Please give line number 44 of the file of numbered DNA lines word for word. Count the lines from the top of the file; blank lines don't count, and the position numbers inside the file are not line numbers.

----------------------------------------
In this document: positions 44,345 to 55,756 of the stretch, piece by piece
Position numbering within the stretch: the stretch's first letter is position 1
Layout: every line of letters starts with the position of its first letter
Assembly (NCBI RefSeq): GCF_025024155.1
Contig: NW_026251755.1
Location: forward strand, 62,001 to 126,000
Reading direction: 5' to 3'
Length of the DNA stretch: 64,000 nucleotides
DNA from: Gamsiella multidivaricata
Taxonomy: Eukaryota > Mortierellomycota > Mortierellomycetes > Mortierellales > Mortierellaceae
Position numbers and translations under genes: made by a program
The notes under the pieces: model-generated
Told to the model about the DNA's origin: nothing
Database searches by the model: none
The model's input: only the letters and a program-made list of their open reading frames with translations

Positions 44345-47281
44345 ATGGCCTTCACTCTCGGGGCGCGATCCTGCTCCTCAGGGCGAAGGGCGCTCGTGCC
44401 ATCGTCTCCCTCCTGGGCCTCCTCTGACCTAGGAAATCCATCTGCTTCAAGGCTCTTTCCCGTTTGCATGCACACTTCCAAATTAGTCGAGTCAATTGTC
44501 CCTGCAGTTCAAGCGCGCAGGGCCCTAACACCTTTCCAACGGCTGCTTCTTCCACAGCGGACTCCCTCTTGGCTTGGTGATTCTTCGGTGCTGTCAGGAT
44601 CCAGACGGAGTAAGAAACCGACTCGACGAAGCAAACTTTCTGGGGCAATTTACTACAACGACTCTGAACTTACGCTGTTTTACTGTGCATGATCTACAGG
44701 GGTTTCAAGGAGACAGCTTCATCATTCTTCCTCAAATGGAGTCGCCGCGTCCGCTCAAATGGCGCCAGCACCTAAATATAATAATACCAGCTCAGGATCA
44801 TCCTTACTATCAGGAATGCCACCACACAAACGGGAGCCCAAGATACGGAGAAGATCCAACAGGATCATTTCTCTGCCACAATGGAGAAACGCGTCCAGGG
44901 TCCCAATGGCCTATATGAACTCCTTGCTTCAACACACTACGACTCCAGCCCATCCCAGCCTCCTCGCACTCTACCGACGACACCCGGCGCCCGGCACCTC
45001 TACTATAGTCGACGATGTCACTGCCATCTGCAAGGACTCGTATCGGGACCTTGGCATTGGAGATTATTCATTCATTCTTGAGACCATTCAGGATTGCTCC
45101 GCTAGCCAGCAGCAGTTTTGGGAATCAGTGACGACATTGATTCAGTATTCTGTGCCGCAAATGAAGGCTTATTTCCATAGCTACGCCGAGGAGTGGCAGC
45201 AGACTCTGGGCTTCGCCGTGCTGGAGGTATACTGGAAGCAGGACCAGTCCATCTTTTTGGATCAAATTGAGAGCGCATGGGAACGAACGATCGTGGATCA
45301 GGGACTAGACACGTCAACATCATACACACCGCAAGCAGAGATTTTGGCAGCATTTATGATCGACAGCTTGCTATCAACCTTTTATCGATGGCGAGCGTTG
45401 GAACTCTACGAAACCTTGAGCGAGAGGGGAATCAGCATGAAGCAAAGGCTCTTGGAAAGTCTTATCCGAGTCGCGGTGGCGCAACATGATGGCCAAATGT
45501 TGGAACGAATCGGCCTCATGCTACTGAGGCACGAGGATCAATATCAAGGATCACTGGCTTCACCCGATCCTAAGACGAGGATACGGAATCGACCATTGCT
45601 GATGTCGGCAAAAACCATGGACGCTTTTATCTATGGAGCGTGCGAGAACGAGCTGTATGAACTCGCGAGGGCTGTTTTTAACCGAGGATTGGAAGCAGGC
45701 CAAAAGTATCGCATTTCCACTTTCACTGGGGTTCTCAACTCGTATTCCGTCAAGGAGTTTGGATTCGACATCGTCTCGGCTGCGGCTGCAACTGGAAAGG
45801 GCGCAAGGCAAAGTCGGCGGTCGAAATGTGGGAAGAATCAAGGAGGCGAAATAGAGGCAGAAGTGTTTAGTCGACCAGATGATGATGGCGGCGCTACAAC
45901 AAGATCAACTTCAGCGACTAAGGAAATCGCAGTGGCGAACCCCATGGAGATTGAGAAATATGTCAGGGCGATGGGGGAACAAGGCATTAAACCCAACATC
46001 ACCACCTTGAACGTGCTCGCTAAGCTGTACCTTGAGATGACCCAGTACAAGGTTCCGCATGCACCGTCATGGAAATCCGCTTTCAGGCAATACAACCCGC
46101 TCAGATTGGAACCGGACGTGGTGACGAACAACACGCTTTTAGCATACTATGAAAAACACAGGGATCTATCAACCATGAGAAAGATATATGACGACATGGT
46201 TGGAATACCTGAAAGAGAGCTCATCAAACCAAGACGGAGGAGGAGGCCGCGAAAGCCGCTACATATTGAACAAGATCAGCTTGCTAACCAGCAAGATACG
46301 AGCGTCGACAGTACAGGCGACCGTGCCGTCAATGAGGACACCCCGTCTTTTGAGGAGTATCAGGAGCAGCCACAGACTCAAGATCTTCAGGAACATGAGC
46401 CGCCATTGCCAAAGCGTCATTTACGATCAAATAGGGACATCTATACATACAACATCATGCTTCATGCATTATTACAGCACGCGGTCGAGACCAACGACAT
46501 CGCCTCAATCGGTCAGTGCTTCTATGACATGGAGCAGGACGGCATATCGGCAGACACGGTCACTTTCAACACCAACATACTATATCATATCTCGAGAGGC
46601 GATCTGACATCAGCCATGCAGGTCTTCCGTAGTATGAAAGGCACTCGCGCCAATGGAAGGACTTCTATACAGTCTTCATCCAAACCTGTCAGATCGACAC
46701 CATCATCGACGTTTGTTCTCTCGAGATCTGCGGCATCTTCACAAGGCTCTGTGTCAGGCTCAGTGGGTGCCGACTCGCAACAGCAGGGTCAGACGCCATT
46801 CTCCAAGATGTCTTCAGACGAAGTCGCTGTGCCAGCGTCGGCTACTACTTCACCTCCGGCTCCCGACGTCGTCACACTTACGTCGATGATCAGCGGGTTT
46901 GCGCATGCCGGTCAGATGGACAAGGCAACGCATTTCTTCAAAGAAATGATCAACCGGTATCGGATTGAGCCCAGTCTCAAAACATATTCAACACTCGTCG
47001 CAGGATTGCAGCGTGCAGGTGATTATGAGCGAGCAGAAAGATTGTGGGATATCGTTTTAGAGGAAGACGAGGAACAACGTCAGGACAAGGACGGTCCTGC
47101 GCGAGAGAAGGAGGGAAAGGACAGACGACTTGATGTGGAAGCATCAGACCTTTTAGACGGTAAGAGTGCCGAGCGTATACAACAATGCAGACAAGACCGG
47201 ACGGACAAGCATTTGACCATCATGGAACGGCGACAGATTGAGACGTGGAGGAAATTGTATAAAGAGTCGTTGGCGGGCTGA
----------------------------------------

47001 CAGGATTGCAGCGTGCAGGTGATTATGAGCGAGCAGAAAGATTGTGGGATATCGTTTTAGAGGAAGACGAGGAACAACGTCAGGACAAGGACGGTCCTGC